Praise for previous Lyle, Lyle Crocodile books:
"[T]he happiest of creations by a talented and original artist." —Chicago Tribune
"America’s favorite reptile." —Booklist
Lyle the crocodile has a new job walking dogs. As Lyle’s excellent reputation as a dog walker spreads, the number of dogs in his charge grows—from one dog to ten! Whether they’re frisky or happy, sniffy or snappy, Lyle must get them all walking together in harmony. But never fear—Lyle's winning smile and gentle ways will always save the doggie day! Young children will enjoy walking the dogs—and counting from one to ten—with Lyle. The back cover features a matching activity.
About the Author
Bernard Waber was the beloved author/illustrator of more than thirty picture books, including Courage, Ira Sleeps Over, and Do You See a Mouse? With the publication of The House on East 88th Street in 1962, his Lyle, Lyle Crocodile series of books became a mainstay of children's literature. A Literary Landmark plaque commemorating the adventures of this endearing New York City reptile can now be found on East 88th Street and Bernard Waber's artwork is the subject of a traveling retrospective exhibit, curated by the Eric Carle Museum of Picture Book Art. You can learn more about him at www.bernardwaber.com.
Paulis Waber is the daughter of Bernard Waber. The first Lyle the Crocodile book, The House on East 88th Street, was dedicated to her. Paulis Waber lives with her husband and three children in Washington, DC.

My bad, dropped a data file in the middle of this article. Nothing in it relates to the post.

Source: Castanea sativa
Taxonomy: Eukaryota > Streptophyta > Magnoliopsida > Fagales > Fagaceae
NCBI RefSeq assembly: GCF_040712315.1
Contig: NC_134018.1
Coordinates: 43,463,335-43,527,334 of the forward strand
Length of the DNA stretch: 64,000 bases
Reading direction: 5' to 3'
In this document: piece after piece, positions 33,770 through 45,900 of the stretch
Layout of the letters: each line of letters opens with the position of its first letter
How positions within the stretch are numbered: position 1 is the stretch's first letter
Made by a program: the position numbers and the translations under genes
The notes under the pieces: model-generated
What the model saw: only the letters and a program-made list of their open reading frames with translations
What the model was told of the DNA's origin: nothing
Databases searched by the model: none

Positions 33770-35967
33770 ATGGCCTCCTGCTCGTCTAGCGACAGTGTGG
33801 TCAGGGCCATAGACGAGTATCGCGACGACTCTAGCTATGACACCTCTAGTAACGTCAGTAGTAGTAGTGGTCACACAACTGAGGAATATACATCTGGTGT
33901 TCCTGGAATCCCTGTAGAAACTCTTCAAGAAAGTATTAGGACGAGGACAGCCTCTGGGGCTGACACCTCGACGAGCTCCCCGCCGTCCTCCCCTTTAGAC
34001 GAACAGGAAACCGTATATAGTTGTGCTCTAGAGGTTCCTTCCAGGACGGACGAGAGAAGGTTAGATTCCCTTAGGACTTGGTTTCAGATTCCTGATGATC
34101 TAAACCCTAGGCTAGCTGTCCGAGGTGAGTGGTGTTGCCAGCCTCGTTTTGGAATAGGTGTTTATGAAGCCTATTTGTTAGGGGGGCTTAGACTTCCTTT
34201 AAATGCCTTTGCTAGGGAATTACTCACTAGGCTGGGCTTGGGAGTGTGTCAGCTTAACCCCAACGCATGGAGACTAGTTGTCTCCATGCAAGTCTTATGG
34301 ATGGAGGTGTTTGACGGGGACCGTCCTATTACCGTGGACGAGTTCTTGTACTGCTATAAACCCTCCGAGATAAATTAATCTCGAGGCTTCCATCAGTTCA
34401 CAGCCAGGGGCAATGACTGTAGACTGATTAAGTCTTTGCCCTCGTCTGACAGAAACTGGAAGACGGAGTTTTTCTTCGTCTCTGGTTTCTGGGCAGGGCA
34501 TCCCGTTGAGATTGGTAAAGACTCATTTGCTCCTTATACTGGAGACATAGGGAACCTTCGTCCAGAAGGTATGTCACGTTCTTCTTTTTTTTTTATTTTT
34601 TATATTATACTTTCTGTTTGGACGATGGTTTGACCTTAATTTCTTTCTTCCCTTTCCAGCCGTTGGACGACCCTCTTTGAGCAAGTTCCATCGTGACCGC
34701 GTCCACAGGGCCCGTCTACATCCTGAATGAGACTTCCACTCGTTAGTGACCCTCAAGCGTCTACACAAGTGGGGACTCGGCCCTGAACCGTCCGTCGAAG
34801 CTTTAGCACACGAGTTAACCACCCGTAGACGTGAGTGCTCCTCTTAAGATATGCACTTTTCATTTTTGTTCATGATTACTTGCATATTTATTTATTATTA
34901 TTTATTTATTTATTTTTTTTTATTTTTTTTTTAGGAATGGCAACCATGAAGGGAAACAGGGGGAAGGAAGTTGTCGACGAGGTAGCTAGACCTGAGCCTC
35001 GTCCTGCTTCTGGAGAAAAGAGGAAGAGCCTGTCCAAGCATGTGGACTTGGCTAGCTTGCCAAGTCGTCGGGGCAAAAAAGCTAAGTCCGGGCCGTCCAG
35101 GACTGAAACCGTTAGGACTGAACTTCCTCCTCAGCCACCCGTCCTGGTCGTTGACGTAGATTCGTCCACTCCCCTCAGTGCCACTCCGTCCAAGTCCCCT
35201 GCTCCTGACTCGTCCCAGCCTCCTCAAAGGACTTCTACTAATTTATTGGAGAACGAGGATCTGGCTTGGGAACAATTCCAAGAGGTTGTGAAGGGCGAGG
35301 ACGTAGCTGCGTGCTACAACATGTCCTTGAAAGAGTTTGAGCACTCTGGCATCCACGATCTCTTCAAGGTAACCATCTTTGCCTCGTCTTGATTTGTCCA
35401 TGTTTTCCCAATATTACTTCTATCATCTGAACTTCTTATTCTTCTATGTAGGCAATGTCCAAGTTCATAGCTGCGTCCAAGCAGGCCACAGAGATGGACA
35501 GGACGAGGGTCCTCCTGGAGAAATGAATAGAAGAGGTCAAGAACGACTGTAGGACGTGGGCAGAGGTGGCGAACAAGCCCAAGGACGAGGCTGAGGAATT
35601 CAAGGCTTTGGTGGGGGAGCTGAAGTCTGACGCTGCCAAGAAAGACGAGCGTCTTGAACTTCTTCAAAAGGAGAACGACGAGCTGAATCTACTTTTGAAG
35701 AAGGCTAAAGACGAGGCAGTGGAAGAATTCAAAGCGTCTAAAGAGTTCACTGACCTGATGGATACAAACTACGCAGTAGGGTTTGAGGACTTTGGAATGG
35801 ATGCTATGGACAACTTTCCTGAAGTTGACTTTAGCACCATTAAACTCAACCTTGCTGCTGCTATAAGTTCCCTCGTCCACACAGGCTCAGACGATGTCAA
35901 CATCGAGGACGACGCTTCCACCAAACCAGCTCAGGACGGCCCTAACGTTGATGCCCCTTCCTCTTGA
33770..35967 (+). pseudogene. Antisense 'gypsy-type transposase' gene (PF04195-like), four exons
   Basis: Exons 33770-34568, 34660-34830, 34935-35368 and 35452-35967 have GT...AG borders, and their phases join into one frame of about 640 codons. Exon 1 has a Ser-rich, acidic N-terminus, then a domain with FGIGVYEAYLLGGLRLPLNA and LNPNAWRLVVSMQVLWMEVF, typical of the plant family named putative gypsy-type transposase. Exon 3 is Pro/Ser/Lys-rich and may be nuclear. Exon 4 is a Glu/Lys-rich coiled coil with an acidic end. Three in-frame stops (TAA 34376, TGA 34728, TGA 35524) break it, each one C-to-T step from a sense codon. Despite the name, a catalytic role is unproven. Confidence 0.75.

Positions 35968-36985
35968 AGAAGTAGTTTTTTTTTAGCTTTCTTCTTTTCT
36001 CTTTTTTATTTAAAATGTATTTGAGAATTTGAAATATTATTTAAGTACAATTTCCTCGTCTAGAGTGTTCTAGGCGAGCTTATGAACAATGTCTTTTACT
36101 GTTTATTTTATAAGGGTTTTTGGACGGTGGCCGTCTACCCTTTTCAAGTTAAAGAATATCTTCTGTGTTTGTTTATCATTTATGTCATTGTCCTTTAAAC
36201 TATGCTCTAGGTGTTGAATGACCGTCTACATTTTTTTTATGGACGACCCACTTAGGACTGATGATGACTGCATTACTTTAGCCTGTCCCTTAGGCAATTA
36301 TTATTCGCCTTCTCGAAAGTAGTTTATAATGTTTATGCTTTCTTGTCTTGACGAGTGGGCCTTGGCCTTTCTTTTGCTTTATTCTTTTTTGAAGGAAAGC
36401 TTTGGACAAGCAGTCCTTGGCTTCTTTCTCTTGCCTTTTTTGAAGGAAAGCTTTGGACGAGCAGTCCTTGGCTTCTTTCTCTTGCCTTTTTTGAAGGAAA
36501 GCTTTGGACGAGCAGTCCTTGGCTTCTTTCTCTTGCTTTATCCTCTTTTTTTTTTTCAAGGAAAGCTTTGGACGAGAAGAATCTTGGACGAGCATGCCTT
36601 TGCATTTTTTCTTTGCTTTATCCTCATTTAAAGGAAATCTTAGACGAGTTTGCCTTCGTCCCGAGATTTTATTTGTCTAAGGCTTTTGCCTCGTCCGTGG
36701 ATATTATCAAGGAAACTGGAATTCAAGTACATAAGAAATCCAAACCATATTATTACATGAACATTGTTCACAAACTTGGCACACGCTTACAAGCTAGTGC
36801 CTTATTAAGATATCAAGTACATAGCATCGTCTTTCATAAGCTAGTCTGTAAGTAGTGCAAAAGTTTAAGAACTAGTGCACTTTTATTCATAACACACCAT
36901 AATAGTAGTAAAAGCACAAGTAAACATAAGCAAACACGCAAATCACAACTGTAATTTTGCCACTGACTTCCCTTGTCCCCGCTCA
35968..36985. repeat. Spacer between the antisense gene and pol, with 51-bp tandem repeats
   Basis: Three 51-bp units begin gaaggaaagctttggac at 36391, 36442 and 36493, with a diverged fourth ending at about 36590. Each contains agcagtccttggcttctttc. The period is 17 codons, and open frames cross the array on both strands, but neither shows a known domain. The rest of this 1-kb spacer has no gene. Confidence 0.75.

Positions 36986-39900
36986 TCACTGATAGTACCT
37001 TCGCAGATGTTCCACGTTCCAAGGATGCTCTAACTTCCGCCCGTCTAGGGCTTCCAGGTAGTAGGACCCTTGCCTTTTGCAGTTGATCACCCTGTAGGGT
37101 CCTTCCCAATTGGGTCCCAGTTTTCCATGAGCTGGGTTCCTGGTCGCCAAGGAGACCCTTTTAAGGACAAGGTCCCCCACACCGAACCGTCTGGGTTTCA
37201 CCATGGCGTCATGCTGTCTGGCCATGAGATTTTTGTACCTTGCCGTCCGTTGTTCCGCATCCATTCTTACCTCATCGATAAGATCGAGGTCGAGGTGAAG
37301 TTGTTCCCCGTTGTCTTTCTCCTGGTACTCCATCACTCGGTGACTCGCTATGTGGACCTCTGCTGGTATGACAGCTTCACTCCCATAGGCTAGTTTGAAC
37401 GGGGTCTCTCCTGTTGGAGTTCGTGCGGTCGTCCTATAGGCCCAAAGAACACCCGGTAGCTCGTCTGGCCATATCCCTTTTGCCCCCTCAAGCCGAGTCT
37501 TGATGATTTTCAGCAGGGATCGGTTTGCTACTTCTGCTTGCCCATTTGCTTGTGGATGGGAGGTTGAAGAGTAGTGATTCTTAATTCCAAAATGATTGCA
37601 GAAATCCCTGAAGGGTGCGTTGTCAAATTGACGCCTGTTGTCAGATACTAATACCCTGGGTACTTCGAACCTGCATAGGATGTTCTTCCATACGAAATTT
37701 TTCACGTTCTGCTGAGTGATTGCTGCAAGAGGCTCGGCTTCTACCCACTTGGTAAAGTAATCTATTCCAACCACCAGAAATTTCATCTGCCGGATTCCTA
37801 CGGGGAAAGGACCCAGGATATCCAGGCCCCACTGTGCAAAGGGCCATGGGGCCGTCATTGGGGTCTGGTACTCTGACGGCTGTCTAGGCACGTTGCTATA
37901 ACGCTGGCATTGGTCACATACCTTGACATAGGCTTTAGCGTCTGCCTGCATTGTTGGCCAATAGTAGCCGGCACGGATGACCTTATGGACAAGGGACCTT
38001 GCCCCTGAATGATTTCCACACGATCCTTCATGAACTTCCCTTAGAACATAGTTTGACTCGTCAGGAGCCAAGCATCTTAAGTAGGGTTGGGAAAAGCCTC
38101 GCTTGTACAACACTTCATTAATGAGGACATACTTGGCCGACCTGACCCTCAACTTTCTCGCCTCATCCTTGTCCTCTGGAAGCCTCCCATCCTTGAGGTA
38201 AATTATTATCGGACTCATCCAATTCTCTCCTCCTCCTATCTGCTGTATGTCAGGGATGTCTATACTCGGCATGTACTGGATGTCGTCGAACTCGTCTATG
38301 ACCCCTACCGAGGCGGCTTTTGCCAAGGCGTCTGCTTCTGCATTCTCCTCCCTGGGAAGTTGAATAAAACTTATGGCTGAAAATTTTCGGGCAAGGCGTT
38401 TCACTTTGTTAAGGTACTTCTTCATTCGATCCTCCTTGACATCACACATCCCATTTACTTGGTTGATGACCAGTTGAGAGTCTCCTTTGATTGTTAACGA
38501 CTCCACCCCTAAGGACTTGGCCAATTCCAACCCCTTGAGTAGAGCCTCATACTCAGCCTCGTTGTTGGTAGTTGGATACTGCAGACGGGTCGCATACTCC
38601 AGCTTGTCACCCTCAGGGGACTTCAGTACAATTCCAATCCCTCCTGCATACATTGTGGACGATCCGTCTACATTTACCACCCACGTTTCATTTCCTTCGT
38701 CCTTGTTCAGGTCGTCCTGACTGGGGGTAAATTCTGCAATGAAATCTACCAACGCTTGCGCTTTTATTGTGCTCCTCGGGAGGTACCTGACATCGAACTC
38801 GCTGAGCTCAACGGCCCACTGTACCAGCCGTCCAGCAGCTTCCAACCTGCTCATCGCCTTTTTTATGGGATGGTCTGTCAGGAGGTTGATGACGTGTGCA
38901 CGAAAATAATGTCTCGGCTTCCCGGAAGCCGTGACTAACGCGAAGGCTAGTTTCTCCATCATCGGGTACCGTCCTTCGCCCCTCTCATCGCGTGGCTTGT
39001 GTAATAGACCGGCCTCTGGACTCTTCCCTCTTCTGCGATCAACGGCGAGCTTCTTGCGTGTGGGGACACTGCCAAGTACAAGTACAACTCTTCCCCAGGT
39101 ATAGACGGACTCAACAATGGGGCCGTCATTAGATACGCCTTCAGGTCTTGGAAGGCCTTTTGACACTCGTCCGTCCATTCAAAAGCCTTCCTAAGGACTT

Most Helpful Customer Reviews
It's a simple picture book with a vocabulary that is not too taxing for my six year old kindergardner. The main idea of the story is that Lyle starts a new job as a dog walker -- apparently there is such a profession in Manhattan (a character in Woody Allen's latest movie Whatever Works also got a job as a dog walker in Manhattan as well); here in Grand Forks, North Dakota I think you would starve if you tried to to earn a living as a dog walker. Lyle starts with one dog and keeps adding new dogs, one at a time, until he gets to ten. Each dog has a name and a particular personality trait that is usually associated with that name. For instance, one dog is named Frisky. As Lyle gets closer to having ten dogs, it gets harder and harder to keep the dogs going -- some dogs want to go fast and some want to stop and smell the flowers -- they are dogs, after all. But, as can be expected, all turns out well in the end. My daughter has asked to read this book several times. She does like it a lot.